Apparent labour productivity was notably higher for the sale of motor vehicles subsector than for other subsectors in the EU-27 in 2010, at EUR 45.3 thousand per person employed, just above the non-financial business economy average (EUR 44.8 thousand per person employed). Average personnel costs in the EU-27 were also higher for the sale of motor vehicles subsector in 2010, reaching EUR 33.5 thousand per employee, EUR 2.5 thousand above the non-financial business economy average (EUR 30.9 thousand per employee). The three other subsectors recorded levels below the non-financial business economy average for both of these ratios, with the lowest ratios recorded for the EU-27’s motor vehicle maintenance and repair subsector. When combining apparent labour productivity and average personnel costs to produce the wage-adjusted labour productivity ratio, the four subsectors split into two pairs in 2010: ratios above the EU-27 distributive trades average (135.0 %) were recorded for the two pure sales subsectors, namely the sale of motor vehicles (135.5 %) and the sale of motor vehicle parts and accessories (135.8 %), while lower wage-adjusted labour productivity ratios were recorded for motor vehicle maintenance and repair (113.5 %) and for motorcycle distribution (102.0 %). As such, wage-adjusted labour productivity ratios for all four subsectors were below the non-financial business economy average (144.8 %).
There was far more diversity in the EU-27 gross operating rates of the four subsectors in 2010. The motor vehicle maintenance and repair subsector stood out from the others as its 11.1 % gross operating rate was above the non-financial business economy average (10.1 %), and was more than double the rate in some of the other subsectors. The lowest rate of 3.2 % was recorded for the sale of motor vehicles; this was the second lowest rate among the distributive trades NACE groups in 2010 and the sixth lowest among the non-financial business economy NACE groups for which 2010 data are available.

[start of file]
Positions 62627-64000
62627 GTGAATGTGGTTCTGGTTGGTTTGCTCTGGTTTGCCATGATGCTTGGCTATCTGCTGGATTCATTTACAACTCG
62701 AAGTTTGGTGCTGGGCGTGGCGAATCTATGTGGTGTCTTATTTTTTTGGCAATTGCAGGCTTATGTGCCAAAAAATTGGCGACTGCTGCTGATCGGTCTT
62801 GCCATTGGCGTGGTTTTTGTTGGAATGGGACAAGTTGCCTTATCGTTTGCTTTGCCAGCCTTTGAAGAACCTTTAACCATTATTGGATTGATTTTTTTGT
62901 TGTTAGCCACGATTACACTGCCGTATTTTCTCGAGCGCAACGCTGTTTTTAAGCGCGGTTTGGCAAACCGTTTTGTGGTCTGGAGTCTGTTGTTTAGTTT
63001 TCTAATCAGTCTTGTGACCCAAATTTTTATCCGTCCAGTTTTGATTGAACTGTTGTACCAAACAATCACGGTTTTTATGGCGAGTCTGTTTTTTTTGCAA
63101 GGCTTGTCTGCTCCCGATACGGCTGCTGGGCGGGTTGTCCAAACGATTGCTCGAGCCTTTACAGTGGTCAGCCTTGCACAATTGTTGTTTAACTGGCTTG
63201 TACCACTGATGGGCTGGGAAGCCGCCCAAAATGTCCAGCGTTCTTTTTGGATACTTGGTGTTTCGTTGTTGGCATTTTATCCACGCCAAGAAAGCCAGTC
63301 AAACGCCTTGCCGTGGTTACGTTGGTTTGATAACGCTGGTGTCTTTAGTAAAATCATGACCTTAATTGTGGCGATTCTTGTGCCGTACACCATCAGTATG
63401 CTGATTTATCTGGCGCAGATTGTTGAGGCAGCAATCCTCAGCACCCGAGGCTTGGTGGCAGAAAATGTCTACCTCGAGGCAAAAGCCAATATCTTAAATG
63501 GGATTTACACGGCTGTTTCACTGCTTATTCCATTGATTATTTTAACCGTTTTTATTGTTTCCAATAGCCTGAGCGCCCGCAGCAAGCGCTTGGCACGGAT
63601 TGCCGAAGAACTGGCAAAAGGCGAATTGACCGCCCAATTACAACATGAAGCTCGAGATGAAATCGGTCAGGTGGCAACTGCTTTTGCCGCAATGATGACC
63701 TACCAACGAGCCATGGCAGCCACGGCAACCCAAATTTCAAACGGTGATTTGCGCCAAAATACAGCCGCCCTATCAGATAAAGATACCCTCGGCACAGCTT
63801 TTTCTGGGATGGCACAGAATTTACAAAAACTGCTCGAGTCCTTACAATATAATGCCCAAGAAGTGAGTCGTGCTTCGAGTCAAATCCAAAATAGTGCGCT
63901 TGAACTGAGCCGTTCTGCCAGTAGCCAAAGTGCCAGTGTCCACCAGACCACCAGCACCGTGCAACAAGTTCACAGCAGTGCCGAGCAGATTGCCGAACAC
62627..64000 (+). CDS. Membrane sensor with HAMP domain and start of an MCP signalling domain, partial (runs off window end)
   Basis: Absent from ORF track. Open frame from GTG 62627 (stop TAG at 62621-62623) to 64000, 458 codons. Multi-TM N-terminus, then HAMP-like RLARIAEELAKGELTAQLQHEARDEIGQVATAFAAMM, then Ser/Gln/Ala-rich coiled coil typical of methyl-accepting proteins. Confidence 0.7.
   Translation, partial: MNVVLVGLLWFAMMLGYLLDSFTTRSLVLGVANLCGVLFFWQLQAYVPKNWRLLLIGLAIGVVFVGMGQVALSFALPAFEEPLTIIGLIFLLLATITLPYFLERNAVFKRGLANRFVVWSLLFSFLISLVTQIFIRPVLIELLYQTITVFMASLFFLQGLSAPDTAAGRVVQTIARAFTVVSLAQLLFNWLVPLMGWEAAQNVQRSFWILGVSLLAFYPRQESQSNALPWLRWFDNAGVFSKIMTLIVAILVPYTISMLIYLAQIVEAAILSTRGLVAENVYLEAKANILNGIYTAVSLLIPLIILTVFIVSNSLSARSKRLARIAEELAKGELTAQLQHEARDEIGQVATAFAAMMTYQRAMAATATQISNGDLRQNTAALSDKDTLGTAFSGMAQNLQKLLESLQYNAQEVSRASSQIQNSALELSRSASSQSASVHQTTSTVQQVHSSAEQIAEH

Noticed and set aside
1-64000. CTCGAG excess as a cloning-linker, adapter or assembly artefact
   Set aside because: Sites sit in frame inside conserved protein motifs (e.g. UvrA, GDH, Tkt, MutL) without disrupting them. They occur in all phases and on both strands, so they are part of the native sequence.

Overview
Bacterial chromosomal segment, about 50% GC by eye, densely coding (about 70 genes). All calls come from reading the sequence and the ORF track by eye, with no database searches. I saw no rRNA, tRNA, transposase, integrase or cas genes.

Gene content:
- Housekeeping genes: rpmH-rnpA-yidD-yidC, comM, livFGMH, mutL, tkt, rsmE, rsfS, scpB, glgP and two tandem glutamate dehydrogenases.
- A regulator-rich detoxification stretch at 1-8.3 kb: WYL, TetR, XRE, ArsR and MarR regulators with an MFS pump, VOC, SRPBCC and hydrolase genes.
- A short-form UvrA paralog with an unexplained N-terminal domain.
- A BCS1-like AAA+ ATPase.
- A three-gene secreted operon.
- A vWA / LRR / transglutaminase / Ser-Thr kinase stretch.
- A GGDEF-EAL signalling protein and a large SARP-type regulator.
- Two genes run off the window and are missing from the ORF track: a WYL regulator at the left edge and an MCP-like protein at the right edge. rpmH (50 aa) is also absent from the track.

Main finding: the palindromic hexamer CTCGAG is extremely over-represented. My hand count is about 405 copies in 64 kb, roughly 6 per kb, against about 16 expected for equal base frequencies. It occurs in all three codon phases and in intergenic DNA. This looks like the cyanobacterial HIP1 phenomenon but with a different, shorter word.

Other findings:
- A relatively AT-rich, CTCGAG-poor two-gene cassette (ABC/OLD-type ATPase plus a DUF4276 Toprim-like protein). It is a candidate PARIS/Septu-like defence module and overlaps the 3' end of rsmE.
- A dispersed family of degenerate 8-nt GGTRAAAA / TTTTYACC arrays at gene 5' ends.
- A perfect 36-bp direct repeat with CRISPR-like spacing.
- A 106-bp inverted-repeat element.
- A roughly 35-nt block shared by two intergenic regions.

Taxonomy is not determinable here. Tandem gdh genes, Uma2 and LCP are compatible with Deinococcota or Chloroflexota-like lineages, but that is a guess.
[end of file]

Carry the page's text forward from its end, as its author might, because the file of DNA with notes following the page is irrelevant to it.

Germany’s motor trades sector generated EUR 31.6 billion of value added in 2010, the highest figure among the EU Member States; the United Kingdom (EUR 24.9 billion), France (EUR 19.0 billion) and Italy (EUR 12.7 billion) followed. In three of the four subsectors that make-up the motor trades sector, Germany was the largest Member State in value added terms and the United Kingdom was the second largest; the exception was the sale, maintenance and repair of motorcycles as well as sales of related parts and accessories where France recorded the highest level of value added, ahead of Germany and the United Kingdom.
Belgium was the most specialised country for motor trades in value added terms, as it generated 3.0 % of its non-financial business economy value added in this sector in 2010. Also relatively highly specialised in motor trades were the United Kingdom (where 2.7 % of non-financial business economy value added came from this sector) and Portugal (2.6 %). The least specialised EU Member State was Ireland where just 1.2 % of non-financial business economy value added stemmed from motor trades.
The relatively low wage-adjusted labour productivity ratio recorded for the EU-27’s motor trades sector in 2010 was quite widespread. Cyprus, Ireland and Italy recorded ratios between 98.0 % and 100.0 % in 2010, indicating that apparent labour productivity was slightly lower than average personnel costs. Only the United Kingdom recorded a wage-adjusted labour productivity ratio for motor trades that was above its national non-financial business economy average.
Given the distributive nature of the motor trades sector, it is unsurprising that its gross operating rate was lower than the average for the whole of the non-financial business in each of the EU Member States in 2010. The United Kingdom recorded the highest gross operating rate (8.3 %) for the motor trades sector in 2010, while Denmark (2.3 %), France (2.2 %) and Ireland (2.0 %) recorded the lowest rates.
Size class analysis
The enterprise size structure of the EU-27’s motor trades sector shows the importance of micro and small enterprises (employing fewer than 50 persons): these enterprises were responsible for 58.3 % of the sector’s value added and 70.4 % of the workforce in 2010. The value added shares of medium-sized enterprises (employing 50 to 249 persons) and large enterprises (employing 250 or more persons) were both about one fifth of the sectoral total.